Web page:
The referendum on the fiscal treaty should be considered solely from a narrow Irish perspective. Forget about being good Europeans and forget about having a popular vote on whether the current situation in Ireland is what people would like.
There cannot be a referendum on whether Ireland is in recession or on whether austerity can be avoided. Nor has the Irish electorate been engaged to offer advice on the proper conduct of European policy.
This is a rotten place to be, enormous mistakes have been made here in Ireland and some of our European partners have helped to compound them. Accept also that they have been doing a poor job in managing the European common currency and accept finally that unthinking Europhilia is no longer a viable policy for Ireland, if it ever was.
ANALYSIS MINISTER JOAN BURTON WRITES, PAGE 30
The treaty itself is a poor attempt to address the sources of Europe's banking crisis and is designed to address political, rather than economic, concerns. If the question posed was 'is this a good treaty for Europe?' -- in the sense of fixing the eurozone's design flaws -- the answer would be no.
The question for Irish voters is narrow. Where precisely do the best interests of this country lie in deciding how to vote in the referendum?
A good place to begin is with an inspection of what the treaty actually contains. Does it place extra constraints on Irish policy in the years ahead? The constraints are serious, anyway. Does this treaty involve additional constraints that could be avoided by voting No?
Ireland is already bound by European budgetary rules. These rules are modified to a degree by the new treaty but the key question is whether adoption of the treaty by Ireland will materially alter the budgetary options actually available to future Irish governments. This does not seem to be the case.
The Irish budget deficit will be zero, or very close to it, four or five years from now, in any plausible scenario.
The country is subject to objective reality, rules or no rules. The objective reality is that the Government is bust, unable to borrow from volunteer lenders and reliant on the goodwill and forbearance of the EU and the IMF.
The banks are also bust and would close tomorrow without the support of their foreign owners or, in the case of the domestic banks, the provision of credit from the European Central Bank.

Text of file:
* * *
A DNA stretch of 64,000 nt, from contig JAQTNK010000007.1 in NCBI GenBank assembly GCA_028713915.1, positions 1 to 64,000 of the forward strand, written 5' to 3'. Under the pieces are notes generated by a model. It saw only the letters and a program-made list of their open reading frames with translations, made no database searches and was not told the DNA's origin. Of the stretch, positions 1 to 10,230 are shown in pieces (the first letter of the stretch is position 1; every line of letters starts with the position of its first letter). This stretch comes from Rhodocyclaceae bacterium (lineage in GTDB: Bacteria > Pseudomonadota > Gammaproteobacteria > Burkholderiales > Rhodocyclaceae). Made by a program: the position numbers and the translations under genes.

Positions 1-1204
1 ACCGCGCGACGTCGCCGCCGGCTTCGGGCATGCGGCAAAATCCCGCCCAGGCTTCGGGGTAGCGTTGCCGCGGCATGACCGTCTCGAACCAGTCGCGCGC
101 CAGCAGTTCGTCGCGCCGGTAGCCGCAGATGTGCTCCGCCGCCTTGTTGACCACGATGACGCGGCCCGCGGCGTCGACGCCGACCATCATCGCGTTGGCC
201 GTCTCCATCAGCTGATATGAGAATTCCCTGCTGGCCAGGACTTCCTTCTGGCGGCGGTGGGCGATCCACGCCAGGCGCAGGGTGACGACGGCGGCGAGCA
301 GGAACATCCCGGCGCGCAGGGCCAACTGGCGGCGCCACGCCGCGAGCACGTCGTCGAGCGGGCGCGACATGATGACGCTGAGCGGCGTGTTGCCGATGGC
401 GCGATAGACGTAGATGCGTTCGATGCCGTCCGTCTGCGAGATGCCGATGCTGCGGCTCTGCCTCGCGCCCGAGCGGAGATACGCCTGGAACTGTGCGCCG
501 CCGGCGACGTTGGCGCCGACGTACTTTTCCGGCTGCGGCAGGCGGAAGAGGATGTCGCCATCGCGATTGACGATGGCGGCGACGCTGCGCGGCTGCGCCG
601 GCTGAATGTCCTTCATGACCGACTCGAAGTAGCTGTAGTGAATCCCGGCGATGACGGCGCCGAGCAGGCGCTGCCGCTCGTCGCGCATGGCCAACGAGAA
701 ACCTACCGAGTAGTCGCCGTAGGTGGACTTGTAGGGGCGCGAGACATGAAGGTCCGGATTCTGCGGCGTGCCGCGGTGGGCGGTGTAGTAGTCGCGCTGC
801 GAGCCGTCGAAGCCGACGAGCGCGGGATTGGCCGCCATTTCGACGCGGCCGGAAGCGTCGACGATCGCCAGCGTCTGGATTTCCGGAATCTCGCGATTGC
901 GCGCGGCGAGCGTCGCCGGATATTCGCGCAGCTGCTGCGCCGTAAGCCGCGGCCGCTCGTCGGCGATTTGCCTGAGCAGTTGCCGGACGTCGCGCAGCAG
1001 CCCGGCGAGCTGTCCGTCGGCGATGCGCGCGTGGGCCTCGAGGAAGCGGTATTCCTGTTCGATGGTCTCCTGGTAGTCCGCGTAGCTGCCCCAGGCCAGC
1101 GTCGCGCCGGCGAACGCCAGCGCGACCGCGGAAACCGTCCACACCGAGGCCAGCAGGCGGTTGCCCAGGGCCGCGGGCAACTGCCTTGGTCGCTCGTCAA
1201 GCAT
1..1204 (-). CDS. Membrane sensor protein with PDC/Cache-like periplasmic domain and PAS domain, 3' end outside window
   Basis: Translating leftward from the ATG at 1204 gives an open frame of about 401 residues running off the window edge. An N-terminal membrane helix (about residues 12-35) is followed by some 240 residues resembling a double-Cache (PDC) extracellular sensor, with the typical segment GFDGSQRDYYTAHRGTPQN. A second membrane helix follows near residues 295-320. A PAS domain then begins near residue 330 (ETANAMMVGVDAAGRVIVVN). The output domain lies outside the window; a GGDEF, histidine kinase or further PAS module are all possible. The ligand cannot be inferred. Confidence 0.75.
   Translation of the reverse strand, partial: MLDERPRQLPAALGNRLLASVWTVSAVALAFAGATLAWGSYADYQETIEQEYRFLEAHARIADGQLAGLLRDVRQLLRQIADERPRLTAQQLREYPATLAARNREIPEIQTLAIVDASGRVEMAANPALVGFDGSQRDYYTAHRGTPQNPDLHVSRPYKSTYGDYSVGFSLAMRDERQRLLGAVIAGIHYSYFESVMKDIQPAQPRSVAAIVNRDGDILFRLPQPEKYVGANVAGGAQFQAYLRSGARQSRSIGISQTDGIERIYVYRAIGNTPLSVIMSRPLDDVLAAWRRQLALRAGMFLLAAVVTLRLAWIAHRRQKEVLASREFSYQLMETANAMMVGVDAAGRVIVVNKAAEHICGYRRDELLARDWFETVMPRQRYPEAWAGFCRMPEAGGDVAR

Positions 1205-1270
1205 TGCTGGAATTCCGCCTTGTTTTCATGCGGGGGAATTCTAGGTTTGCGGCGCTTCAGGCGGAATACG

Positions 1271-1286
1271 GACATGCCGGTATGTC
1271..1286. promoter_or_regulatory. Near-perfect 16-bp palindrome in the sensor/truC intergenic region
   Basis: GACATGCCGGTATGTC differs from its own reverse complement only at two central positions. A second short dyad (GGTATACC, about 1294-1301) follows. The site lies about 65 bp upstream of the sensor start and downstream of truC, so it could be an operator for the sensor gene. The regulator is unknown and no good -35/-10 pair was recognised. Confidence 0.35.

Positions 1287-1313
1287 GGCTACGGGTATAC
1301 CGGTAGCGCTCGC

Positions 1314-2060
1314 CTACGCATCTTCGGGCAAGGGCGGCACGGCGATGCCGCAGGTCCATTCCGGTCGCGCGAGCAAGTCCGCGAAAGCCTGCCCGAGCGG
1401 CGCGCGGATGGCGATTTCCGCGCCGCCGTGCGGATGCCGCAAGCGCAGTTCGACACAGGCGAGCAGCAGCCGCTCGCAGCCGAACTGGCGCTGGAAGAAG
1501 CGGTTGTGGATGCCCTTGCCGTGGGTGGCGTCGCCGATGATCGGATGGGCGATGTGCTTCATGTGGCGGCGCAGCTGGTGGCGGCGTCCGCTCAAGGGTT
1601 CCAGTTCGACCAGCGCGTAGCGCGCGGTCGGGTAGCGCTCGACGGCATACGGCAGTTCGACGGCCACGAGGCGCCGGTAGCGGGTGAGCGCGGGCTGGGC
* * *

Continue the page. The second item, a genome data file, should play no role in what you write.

Objective reality cannot, unfortunately, be suspended through referendum. Nor can the decision to abolish the Irish currency and join Europe's ill-designed and unreformed currency union back in 1999. The bank bondholders, rashly guaranteed in the autumn of 2008, have largely been paid. None of this can be undone by voting against the treaty.
It does not contain an honest plan to create a durable monetary union for Europe. It persists in the fiction that budgetary policy failures are at the heart of the eurozone's travails and that the currency union would have worked out just fine had it not been for the sins of finance ministers in the European periphery.
This is nonsense and it is distressing that Europe has saddled itself with political leaders and a central bank that persist, four years into the crisis, in the unapologetic peddling of this fairy tale.
The fiscal treaty will not fix the dysfunctional architecture of the common currency and it is lamentable that so many people have chosen to evade their responsibility to admit its weaknesses and propose workable reforms.
But the Irish electorate is not being asked for a verdict on the performance of the ECB, the design of the common currency or the adequacy of the fiscal treaty as a response to the European banking and sovereign debt crisis.
The treaty will come into effect if 12 eurozone states out of 17 choose to adopt it. It appears that at least 12 will do so and so the treaty is going to be adopted, whatever the result of the Irish referendum. The net issue is whether Ireland joins the club of states adhering to the treaty.